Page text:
I did a piece on the Brady Bunch were-they-or-weren't-they-lesbians story, and it left me with two random thoughts about a show that I didn't really like that much, even as a kid, but which I respect in a weird way.
1. I'm increasingly convinced that the secret of Sherwood Schwartz's success is his ability to create shows that are, quite literally, timeless -- they don't exist in any particular time or era. Gilligan's Island is the ultimate timeless show: the jokes were considered dumb at the time and they're dumb now, but they're timeless jokes (hitting someone on the head with a coconut will always be a laugh-getter), the character types could come from any era at all. If it weren't for the occasional '60s reference you'd never be certain when it was made. The Brady Bunch is dated by the clothes and hairstyles, but otherwise it exists in a hermetic, generic world that could represent an idealized version of family life at just about any time. And all the jokes are, if fairly lame, also fairly durable.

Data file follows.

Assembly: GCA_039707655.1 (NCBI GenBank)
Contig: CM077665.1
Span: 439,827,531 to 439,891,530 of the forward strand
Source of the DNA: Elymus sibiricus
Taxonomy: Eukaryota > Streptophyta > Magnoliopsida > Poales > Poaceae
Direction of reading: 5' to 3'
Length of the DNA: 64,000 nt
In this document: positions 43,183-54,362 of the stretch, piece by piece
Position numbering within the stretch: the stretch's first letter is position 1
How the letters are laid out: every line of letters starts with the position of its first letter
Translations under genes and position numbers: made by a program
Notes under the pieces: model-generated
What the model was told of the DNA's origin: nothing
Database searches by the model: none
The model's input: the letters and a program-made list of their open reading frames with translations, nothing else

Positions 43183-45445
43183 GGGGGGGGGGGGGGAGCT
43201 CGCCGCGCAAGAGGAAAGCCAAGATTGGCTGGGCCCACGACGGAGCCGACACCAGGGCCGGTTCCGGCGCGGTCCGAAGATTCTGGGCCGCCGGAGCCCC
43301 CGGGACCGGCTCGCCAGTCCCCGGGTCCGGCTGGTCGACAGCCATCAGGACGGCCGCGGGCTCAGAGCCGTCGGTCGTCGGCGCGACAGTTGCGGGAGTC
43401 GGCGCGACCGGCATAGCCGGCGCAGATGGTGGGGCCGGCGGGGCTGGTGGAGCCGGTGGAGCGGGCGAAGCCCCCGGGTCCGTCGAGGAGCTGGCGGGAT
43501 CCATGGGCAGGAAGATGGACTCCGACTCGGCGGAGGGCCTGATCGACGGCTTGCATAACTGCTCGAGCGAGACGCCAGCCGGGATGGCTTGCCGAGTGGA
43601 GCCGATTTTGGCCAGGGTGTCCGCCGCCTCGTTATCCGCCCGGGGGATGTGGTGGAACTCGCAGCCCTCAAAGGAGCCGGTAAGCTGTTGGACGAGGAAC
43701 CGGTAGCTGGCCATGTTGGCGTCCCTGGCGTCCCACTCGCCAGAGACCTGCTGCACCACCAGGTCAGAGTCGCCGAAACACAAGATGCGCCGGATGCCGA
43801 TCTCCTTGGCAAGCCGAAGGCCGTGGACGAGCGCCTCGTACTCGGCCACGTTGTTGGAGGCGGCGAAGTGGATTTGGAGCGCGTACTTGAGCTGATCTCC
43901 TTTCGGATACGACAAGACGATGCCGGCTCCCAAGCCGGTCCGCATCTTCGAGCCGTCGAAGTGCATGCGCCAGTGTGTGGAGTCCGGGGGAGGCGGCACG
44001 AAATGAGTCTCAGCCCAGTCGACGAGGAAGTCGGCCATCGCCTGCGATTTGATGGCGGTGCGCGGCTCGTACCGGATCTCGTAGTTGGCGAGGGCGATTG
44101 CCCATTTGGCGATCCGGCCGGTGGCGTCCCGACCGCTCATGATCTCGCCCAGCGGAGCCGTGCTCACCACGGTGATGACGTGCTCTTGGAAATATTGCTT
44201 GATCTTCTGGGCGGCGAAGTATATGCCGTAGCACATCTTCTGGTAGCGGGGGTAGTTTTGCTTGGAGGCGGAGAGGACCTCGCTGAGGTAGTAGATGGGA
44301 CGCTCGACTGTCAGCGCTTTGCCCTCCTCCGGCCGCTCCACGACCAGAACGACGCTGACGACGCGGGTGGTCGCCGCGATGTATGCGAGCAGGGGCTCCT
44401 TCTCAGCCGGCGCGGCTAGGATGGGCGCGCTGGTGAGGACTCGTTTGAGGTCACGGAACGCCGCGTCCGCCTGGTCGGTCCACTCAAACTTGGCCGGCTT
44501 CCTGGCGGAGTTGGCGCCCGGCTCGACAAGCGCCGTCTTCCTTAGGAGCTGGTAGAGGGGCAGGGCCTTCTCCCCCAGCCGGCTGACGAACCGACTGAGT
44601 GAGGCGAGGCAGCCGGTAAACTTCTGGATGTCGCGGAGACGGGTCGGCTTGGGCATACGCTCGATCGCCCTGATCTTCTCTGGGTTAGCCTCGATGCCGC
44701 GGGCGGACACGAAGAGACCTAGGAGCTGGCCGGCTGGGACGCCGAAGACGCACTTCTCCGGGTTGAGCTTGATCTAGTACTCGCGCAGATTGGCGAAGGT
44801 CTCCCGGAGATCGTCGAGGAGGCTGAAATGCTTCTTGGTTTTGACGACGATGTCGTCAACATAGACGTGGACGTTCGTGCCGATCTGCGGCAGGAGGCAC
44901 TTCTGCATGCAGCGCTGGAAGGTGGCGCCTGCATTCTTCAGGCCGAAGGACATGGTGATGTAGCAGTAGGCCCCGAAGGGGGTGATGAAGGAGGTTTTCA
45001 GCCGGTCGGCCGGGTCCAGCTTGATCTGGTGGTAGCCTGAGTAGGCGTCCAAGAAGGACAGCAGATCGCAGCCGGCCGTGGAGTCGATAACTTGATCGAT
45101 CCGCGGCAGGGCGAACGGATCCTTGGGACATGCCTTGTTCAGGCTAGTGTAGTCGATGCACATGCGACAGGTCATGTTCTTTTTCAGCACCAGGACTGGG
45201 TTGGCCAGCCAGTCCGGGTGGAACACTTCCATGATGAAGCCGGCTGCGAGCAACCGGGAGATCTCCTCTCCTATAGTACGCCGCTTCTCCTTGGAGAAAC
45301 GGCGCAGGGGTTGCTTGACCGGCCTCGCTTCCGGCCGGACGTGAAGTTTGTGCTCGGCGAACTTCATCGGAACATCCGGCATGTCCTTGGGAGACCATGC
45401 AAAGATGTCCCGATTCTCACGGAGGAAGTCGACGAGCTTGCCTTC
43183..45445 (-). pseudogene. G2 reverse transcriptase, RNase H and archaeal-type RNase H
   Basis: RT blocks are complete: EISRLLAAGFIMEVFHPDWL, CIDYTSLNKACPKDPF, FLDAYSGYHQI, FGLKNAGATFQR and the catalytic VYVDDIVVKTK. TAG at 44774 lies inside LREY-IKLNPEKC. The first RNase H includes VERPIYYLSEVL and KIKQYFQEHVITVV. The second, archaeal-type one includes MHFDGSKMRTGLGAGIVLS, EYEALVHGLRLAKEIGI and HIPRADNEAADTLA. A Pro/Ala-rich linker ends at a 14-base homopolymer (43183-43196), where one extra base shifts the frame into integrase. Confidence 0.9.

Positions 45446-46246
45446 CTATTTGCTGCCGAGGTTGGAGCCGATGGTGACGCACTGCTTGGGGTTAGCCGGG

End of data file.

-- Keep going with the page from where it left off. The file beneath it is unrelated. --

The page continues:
Most show have a way of getting stuck in their own time; you watch Friends and hear a joke and immediately know, just by the way the joke is constructed and delivered, that it's from the '90s. And even shows that don't try to be timely wind up incorporating all sorts of then-current cultural trends and fears. The evil genius of Sherwood Schwartz is that he managed to create shows that are eternally irrelevant, and therefore eternally relevant.
2. I'm not the first person to notice that Eve Plumb stumbles over her line before the famous "Marcia, Marcia, Marcia" line ("All I hear at school all day long is how m... great Marcia is"). I'm always kind of glad when things like that get left in. Today, even shows that pride themselves on being semi-improvisational will not use takes where somebody is on the verge of forgetting or missing a line, but I think that as long as the actor recovers and doesn't make a full-fledged mistake, those little moments of hesitation can make a scene work better.